The basis for generalization. Population A list of all those who could be included in a survey. Sample frame A list of all those from among which the sample will be selected. Sample Those actually selected for investigation. 6 Random sample Systematic random sample Stratified sample A sample technique where everybody in the sample has an equal chance of selection. Any number is chosen at random (n) then every nth person in a sample frame is selected. A sample that takes note of and mirrors significant differences in the sample population, for example, gender, age, ethnicity. Quota sample

As above but without the possibility Of non-response, and with the respondents actually chosen by the fieldworker. Snowball sample A sample that grows in number via personal relationships. Non-representative A sample that deliberately does not select a representative group of subjects for research. Key names: Berger and Lackawanna ‘The Social Construction of Reality’. Society creates individuals and individuals create society. 7 Giddiness Structuralism, same idea as above. Popper Falsification Kuhn ‘The Structure of Scientific Revolutions’ (1962). Morton The Scientific ethos. John Stuart Mill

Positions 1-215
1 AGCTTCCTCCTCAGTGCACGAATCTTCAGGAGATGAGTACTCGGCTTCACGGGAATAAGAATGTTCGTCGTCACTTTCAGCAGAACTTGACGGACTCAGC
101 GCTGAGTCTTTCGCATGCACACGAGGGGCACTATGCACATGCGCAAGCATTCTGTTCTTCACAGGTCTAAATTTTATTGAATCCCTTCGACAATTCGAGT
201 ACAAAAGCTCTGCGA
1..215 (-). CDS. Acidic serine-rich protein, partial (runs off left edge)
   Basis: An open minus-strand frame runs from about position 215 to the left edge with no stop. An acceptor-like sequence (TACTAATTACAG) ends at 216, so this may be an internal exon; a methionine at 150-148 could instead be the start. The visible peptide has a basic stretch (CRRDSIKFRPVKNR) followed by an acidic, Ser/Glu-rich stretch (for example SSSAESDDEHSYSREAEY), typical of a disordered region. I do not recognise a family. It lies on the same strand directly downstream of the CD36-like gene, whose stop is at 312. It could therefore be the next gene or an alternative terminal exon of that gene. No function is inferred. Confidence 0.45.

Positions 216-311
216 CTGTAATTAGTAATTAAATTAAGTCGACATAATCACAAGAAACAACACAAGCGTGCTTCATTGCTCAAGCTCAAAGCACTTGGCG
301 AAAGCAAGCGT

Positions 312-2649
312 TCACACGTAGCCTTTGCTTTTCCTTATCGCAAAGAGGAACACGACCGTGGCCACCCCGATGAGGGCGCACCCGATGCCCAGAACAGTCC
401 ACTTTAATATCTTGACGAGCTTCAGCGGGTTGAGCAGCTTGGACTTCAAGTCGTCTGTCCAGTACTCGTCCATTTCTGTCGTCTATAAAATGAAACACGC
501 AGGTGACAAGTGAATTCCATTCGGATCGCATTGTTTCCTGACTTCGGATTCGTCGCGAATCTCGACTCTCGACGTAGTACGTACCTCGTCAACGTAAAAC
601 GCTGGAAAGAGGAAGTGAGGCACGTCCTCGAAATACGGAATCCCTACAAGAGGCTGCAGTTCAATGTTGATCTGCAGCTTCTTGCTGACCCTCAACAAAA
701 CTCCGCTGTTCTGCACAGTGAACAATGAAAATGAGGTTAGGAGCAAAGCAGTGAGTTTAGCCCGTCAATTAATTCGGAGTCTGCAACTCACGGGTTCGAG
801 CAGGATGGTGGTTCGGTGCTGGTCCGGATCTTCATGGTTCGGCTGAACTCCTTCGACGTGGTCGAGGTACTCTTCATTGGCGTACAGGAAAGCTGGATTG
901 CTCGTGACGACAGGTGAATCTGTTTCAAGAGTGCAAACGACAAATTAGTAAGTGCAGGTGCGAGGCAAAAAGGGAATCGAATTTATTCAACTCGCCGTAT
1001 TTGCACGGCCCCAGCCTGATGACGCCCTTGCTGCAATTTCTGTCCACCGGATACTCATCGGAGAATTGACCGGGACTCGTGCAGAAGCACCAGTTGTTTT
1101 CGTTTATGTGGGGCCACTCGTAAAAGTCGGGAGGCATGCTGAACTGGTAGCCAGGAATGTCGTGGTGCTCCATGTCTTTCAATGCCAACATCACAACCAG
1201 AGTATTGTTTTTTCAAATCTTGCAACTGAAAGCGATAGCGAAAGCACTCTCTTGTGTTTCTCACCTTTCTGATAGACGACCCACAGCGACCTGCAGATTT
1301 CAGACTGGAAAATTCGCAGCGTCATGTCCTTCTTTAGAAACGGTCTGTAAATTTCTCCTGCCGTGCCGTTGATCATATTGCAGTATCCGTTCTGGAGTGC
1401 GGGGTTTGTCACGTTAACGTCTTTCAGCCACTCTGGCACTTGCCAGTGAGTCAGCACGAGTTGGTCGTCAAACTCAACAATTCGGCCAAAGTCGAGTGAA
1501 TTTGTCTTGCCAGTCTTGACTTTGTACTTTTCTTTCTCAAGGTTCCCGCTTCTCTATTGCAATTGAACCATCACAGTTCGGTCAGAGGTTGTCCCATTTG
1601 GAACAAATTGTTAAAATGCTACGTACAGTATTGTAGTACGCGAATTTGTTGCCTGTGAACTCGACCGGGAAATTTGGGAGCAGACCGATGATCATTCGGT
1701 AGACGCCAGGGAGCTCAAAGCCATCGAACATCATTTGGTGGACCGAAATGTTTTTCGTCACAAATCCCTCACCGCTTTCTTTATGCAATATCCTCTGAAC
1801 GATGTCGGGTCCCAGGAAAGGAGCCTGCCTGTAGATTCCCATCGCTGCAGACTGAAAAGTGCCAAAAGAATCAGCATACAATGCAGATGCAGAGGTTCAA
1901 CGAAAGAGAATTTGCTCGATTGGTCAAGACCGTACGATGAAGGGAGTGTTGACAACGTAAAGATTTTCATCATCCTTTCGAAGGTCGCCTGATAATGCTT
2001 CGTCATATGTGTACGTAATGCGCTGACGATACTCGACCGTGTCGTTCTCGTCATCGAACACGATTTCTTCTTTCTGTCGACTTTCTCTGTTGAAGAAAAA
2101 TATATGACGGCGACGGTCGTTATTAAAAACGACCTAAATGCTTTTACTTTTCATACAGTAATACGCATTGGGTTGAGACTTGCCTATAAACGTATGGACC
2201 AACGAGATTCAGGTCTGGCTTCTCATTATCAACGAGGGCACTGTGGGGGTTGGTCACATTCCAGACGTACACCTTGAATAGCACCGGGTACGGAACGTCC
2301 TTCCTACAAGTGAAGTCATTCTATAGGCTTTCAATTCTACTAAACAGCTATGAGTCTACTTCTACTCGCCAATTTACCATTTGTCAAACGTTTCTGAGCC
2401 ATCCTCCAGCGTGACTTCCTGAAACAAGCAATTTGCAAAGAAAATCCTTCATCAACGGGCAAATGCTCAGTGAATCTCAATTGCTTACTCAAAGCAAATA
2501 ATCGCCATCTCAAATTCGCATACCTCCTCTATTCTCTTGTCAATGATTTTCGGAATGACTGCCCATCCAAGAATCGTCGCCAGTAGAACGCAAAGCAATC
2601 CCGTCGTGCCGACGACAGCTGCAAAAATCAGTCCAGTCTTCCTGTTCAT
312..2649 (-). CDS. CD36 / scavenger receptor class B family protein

The method Of difference. Elton Mayo The Hawthorne effect. W. White ‘Street Corner Society (1955). Parker ‘View from the Boys’ (1974). Gold ‘Rules in Sociological Field Observation’ (1958): Proposed a four-fold classification. 8 Rosenthal and Jacobson (1964) Pygmalion in the Classroom. S. Amalgam (1965) The electric shock experiments. Rosenthal Being sane in insane places. Garfield ‘What if’ experiments. Popper Objectivity obtained at the collective, not the individual, level. Zoom ‘Neutrality and Commitment in Sociology’ argues that: a value free sociology is impossible. Shoulder, in Intimidation